Surgeons have highly sophisticated tools in the modern operating room, including cameras on their instruments that show video images inside the body.
But after the surgery – whether it took minutes or hours – that visual footage is typically discarded on the assumption that surgeons won’t have time to review all that video.
Tamir Wolf, CEO of Israeli and Silicon Valley startup Theator, says that’s a huge mistake.
Video footage taken in real time during an operation can reveal what went right as well as what went wrong. It can be used for training or to help surgeons improve their skills by tapping into a visual database of best practices.
Wolf tells ISRAEL21c that Theator is meant, above all, to level the playing field so everyone can get the best possible care.
“In today’s world, where you live can often determine if you live,” Wolf explains. “That’s not just in Africa or rural India but in the US, too – even in metropolitan areas like New York City.”
Wolf points to a New York Times article that summed up: “Go to the wrong hospital and you’re three times more likely to die.”
Two hospitals, two different outcomes
That message was driven home when Wolf, who served as a physician for 10 years in the Israeli navy, diagnosed both his boss and his wife with appendicitis within the span of a few months in 2015.
Wolf took each of them to different New York City hospitals. “But the approaches to their treatment and care seemed worlds apart. Poor decision making led to avoidable complications, near-death experiences and a prolonged hospital stay for my boss, whereas in my wife’s case, we were home, after surgery, in under 12 hours.”
A study in the journal Pediatrics found that Black children in the U.S. are three times more likely to die after surgery compared to their white counterparts, in part based on which medical facilities they have access to.
Of the seven million people a year who suffer from complications following surgery and die, at least 50% of these deaths and complications are preventable, according to a paper published by the National Center for Biotechnology Information.
“I couldn’t stop thinking: ‘How do we leverage technology to tackle this?’” Wolf recalls. “How do we level the playing field, augment surgeon performance and improve patient care?”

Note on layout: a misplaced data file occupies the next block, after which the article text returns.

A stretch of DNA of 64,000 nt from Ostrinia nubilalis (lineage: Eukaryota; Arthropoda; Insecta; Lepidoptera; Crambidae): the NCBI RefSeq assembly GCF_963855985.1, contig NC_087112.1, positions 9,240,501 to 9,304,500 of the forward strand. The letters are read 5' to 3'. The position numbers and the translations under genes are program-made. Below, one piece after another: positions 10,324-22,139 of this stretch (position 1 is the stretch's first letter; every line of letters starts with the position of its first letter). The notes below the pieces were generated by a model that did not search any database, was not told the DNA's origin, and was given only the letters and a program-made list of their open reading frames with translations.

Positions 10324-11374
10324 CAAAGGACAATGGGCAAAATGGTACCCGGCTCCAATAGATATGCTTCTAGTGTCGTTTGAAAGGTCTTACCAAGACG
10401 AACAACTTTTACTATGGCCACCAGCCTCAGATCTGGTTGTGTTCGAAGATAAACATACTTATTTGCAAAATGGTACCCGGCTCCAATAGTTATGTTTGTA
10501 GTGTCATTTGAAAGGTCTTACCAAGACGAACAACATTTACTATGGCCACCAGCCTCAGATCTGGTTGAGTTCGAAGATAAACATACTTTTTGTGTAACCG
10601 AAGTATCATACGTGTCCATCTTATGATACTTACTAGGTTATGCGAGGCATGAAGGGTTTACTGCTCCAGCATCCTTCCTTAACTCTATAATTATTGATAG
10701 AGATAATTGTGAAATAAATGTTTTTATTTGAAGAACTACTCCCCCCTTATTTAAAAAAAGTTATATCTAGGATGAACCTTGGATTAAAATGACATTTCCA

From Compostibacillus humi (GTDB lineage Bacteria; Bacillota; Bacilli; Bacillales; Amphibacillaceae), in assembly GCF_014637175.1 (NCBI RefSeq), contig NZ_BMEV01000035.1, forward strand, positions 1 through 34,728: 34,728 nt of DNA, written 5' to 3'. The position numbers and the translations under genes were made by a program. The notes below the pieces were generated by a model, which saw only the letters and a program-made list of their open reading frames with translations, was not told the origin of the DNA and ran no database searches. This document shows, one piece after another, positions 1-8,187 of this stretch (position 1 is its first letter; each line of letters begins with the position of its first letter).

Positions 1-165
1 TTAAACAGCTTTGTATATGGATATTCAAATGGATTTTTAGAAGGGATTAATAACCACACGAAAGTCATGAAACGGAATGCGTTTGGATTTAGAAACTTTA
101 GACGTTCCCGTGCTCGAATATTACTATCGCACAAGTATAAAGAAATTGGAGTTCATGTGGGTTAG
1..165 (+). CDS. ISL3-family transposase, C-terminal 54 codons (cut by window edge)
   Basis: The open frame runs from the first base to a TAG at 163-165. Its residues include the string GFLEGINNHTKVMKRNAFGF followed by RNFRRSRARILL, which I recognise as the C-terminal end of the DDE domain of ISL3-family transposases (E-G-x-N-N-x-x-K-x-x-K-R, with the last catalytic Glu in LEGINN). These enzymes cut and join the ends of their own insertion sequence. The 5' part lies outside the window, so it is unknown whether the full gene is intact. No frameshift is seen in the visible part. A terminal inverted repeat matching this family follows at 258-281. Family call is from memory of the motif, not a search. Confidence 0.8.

Theator is Wolf’s answer.
Rather than discarding surgical videos, Theator analyzes the footage to summarize the procedure so that a surgeon can review the highlights in just minutes.
The analysis uses artificial intelligence and computer vision to compare what is seen on the video with a database of some 30,000 hours of footage from other surgeons performing the same procedure.
Theator identifies the crucial elements in the video – key words, key actions and any safety milestones that should be achieved.
Results can be viewed on any device, and smart annotation and filtering enables the user to fast-forward to critical moments quickly.
“It’s all automated and occurs in real time,” Wolf says.
Theator’s system has analyzed more than 800 million frames of video, curated 120,000 intraoperative moments and generated 7,000 visual operative reports.
Available in Israel, Canada and the United States – Theator’s first US site was the renowned Mayo Clinic — the platform also structures the video in real time.
Patient and staff faces are blurred to protect privacy so that the video can be livestreamed to healthcare stakeholders outside the operating room via the Theator app. The steps of the procedure are identified and codified to provide those watching remotely with insights that can help optimize outcomes and hospital efficiency.
No change to workflow
Theator doesn’t require changes to the existing operating room workflow.
“The hardware and infrastructure are already there,” Wolf explains. For example, a scope used for an endoscopy already has a camera at its tip.
Theator plans to cover all types of surgeries, although the company is focusing for now on colorectal, bariatric, gynecologic and urological operations.
The 50-person Theator, founded in 2018, has its R&D in Israel with marketing and sales in Palo Alto. The company has raised almost $40 million, including from 22andMe CEO Anne Wojcicki and Zebra Medical Vision cofounder Eyal Gura.
Wolf previously cofounded Nitinotes, which aims to replace bariatric surgery with a suturing system that can reduce the size of the stomach through an endoscope inserted via the mouth. This company is still active.
He asserts that Theator is the only company solely focused on enabling surgeons to quickly access video footage. Some of the med-tech giants, from Johnson & Johnson to Medtronic, “are dabbling in it,” he says.
Theator is taking a business-to-business Software-as-a-Service (SaaS) approach; customers pay for a subscription based on the number of operating rooms enabled.
Wolf believes that within just a few years, reviewing surgical videos “will become the gold standard in the field. We are creating the technical platform to embody this data-driven approach.”
But it’s his team that Wolf is most proud of. “We are four years old, and we haven’t had a single individual opt to leave us,” he says proudly. That’s both a testament to the culture Wolf has cultivated within the company and the lifesaving mission its executives have embarked upon.